“Water, water everywhere and not a drop to drink,” this lament from The Rime of the Ancient Mariner by Samuel Taylor Coleridge struck accord with many Europeans in heat wave of 2006. A period of exceptionally hot weather arrived at the end of June in certain European countries including the UK, France, Benelux, Italy, Poland, the Czech Republic and Germany. For the Netherlands, Belgium, Germany, Ireland and the UK, July 2006 was the warmest month since official measurements began. On top of the heat wave the UK, France, Portugal, Spain and Germany experienced drought conditions that put public water supplies and agricultural production at risk. In France, more than half of the country’s municipalities put water restrictions in place, with non-essential use banned in the worst affected areas. In Portugal, the Government declared that 97% of the country was experiencing “severe” drought conditions and in 2005 about 25,000 people were dependent on water tankers for supply and many more rationed to a few hours of water per day. In Spain, reservoir levels were at an average of 40% falling to 12% in some areas, leading to the drilling of emergency boreholes in some areas and consideration of emergency desalination plants in others.
These conditions have put into very clear perspective the possibility that the next global commodity to be squabbled over will be the one that is most dear – water. General Partners, as always, have fingers very firmly on the pulse of developments and have been buying up water utilities for some time. Most recently there has been a significant amount of press coverage surrounding the pending take over of Thames Water, which is owned by German utility RWE and supplies water to 13m people and sewerage services to 8m in and around London, making it the largest water utility in the UK. RWE is looking to sell the company, which seems permanently at odds with its regulator, Ofwat, over leaking pipes and poor service, for about €7bn. A transaction of this size promises to be among the UK’s largest private equity deals and one of the biggest transactions globally in the utilities sector.
Those thought to be bidding for the group include Terra Firma and Qatar’s state-owned investment fund. Terra Firma, the private equity firm run by financier Guy Hands that has teamed up with John Roberts, former chief executive of United Utilities. A representative for Terra Firma refused to comment on the group’s plans. Qatar’s state-owned investment fund is working with investment bank UBS’s Global Infrastructure fund. Maquarie Bank was also rumoured to be bidding for the company but in the end its ownership of South East Water, a British utility was viewed as anti-competitive. A source at the bank that asked to remain unnamed said that one reason that private equity firms like water companies is because they have land assets which can be sold off to property developers for a tidy profit – though they were keen to stress that this is not the approach that Macquarie uses in its infrastructure fund. Ali Erfan a partner in 3i’s venture capital investment team, said: “The situation within water companies tends to improve when private equity funds take over because they are innovative. By comparison engineers that currently run water companies are very risk averse and they need to be because their main goal is that when you turn on the tap water comes out. However, there are so many technologies that have been developed in the venture space that would help improve the efficiency of these companies.”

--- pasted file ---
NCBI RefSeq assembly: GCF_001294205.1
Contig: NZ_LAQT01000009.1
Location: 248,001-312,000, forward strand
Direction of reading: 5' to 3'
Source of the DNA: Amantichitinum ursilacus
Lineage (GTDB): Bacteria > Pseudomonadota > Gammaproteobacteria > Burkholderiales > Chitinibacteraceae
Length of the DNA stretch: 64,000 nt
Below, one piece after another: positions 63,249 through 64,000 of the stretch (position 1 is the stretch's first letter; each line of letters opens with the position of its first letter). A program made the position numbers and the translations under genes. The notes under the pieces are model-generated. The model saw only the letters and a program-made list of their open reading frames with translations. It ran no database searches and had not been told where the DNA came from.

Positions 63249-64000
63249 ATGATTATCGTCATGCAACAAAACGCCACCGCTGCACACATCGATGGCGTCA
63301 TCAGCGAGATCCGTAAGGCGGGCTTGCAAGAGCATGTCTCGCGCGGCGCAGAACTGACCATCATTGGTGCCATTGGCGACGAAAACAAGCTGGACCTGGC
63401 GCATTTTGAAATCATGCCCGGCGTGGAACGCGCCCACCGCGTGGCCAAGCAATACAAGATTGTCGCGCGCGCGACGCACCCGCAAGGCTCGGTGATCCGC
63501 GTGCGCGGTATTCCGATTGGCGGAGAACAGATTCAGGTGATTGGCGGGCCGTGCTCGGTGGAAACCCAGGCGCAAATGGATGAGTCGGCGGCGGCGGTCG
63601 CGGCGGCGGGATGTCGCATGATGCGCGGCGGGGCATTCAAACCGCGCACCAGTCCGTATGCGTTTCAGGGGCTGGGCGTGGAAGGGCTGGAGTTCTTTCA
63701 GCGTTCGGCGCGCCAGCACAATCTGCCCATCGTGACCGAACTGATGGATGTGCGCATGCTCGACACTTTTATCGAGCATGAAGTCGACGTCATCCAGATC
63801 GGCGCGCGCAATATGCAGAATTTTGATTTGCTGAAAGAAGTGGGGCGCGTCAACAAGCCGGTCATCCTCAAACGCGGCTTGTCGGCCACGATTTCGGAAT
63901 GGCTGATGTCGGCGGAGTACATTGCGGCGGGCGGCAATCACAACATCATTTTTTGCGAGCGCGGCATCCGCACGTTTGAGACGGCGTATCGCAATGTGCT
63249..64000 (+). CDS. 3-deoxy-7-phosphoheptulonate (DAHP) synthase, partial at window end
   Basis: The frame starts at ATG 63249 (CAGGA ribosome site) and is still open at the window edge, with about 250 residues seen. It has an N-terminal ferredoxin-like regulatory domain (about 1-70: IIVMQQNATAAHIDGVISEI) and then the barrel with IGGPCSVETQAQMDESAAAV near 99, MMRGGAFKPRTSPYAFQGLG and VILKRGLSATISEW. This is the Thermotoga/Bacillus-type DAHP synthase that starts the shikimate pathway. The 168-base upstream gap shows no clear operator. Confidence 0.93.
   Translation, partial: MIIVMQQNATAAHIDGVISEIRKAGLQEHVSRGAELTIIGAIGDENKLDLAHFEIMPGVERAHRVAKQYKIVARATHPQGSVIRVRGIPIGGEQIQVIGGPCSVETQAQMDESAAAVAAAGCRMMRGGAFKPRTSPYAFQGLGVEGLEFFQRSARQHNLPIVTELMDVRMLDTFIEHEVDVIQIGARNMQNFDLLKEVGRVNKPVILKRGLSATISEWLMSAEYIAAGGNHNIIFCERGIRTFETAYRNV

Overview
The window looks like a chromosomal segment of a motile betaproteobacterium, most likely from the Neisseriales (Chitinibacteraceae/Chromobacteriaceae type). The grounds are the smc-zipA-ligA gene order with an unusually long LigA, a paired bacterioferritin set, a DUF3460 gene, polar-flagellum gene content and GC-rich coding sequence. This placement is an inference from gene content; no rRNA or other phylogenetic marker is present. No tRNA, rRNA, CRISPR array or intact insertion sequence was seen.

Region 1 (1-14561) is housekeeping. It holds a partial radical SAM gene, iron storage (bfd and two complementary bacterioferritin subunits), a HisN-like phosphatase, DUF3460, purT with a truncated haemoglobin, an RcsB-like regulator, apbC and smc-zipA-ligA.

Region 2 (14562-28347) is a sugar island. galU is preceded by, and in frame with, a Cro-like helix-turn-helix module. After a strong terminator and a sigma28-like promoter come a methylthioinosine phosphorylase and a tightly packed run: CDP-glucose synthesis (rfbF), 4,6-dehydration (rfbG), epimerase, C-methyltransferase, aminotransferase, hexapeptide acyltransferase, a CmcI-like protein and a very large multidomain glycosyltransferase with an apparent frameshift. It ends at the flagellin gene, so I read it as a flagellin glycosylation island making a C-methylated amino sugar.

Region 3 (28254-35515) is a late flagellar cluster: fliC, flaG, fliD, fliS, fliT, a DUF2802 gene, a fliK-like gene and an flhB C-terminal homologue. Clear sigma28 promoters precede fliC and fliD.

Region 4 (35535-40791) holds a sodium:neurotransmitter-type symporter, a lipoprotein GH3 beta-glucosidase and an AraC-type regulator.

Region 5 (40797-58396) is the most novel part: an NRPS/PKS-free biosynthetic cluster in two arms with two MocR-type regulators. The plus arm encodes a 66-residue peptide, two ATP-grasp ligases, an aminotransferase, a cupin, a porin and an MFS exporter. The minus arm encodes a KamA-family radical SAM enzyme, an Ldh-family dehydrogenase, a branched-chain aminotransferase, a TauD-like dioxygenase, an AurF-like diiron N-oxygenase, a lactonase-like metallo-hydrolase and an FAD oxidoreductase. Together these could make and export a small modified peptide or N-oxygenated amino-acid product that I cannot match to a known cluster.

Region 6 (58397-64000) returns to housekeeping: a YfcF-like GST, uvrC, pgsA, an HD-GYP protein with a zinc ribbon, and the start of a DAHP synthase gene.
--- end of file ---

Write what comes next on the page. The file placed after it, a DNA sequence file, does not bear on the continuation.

Almost every water municipality across Europe has been criticised for not implementing changes to truly improve the quality of service. However, one supplier has escaped this criticism and is hailed as most forward thinking – Mekorot, the Israeli state owned water company. Mekorot is in itself a venture capitalist. It incubates companies that provide water technology in every area from waste water cleaning, desalination, water harvesting and security. Water is viewed as a national security issue in Israel which is one reason it is taken so seriously. The company provides the most advanced technologies in the world when it comes to use and reuse of water. Israel, like many countries located in the Middle East suffers from intense drought and almost all the water used in the country comes from non-natural sources such as desalination.